# Complex integral via complex contour

1. Jul 12, 2009

### ab959

Hi, I am using the Fourier transform to price a European put option. I have obtained the following integral:

$$q(x,\tau)=\frac{1}{2\pi}\int_{-\infty}^{\infty}\frac{e^{-[\omega^2-i\omega(\gamma-3)+2(\gamma-1)]\tau}}{(1-i\omega)(2-iw)}d\omega$$

which I need to solve. I have solved this through the use of the convolution theorem, finding the inversion for

$$G(x)=e^{-[\omega^2-i\omega(\gamma-3)+2(\gamma-1)]\tau}}$$ and

$$\frac{1}{(1-i\omega)(2-iw)}$$

To obtain the result

$$q(x,\tau)=e^{-\gamma\tau+x} N(-d_1)-e^{2x} N(-d_2)$$ with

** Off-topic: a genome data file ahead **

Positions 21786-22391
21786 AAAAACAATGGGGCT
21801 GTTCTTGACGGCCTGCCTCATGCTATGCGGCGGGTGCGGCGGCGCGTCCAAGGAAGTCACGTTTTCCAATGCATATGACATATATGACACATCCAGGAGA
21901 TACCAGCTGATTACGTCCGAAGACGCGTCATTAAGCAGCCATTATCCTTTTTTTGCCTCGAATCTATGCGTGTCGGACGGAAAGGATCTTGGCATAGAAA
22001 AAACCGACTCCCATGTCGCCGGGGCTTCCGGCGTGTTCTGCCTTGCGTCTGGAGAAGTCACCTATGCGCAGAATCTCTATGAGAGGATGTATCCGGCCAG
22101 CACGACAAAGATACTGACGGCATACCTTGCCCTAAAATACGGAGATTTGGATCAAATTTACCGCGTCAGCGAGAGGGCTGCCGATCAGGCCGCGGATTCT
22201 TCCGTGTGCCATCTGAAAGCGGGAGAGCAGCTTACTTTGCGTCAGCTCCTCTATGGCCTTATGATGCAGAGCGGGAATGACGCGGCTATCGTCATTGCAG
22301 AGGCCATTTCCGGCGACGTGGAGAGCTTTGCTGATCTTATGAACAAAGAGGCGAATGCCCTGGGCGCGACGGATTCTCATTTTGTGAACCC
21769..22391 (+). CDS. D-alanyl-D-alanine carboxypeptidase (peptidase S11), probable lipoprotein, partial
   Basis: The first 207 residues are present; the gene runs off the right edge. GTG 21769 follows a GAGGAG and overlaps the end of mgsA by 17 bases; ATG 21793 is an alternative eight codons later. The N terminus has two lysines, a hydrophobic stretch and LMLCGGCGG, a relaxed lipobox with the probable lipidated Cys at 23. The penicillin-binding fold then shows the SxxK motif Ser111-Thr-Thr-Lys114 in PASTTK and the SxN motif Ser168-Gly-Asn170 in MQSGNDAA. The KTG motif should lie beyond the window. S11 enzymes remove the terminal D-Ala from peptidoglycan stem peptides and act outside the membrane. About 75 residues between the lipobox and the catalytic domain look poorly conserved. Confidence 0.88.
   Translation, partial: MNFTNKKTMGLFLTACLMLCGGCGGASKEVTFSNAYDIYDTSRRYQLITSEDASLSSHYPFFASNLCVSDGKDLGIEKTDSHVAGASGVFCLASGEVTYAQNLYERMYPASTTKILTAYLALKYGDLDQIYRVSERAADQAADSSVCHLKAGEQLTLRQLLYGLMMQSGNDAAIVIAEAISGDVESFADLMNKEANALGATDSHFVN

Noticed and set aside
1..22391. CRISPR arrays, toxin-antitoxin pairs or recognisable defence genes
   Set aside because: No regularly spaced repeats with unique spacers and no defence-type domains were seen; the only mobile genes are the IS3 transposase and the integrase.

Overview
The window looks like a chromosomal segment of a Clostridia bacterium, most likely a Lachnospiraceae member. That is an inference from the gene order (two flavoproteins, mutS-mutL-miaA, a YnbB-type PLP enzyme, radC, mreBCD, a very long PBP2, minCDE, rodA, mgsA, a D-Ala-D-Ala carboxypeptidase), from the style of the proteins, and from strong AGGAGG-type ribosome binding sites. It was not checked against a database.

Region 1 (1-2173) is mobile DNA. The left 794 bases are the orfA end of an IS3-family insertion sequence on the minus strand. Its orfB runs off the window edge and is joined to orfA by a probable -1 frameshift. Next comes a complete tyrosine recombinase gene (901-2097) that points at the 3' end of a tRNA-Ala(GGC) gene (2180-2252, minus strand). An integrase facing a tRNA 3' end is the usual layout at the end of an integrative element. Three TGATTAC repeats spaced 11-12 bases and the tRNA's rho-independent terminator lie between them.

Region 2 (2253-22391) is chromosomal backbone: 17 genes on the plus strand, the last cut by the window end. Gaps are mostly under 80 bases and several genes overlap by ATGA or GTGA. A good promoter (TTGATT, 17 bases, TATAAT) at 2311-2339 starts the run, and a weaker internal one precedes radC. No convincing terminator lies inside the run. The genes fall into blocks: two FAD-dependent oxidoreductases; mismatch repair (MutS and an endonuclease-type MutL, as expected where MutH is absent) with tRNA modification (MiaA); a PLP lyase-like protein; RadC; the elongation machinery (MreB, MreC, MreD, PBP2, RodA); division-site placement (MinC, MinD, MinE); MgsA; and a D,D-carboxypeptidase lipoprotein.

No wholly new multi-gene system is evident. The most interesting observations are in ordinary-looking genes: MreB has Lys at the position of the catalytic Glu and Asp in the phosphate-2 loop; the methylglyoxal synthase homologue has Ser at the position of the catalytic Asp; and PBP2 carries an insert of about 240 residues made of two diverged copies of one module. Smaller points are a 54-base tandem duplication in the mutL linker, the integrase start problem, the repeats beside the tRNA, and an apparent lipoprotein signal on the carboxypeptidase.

$$d_{1,2}=\frac{(\gamma\mp1)\tau+x}{\sqrt{2\tau}}$$

Where N(*) corresponds to the cumulative normal distribution.

I want to be able to obtain this result not using the convolution theorem but rather constructing a complex contour. I am having difficulty. I attempted to construct a rectangular contour connecting the real axis between -R and R, the line Im(w)=-3/2 between -R and R and the sides of the rectangle closing off the two lines. I then took R->infinity. However when I calculate 2*pi*i Residue(w=-i) I obtain a complex number which doesnt make sense... I am not sure what I am doing wrong.

Any suggestions would be very welcome. It is also interesting to note that the Residues (not 2*pi*i*residues) at the two poles (w=-i, w=-2i) correspond to the coefficients in the solution of N(-d1) and N(-d_2).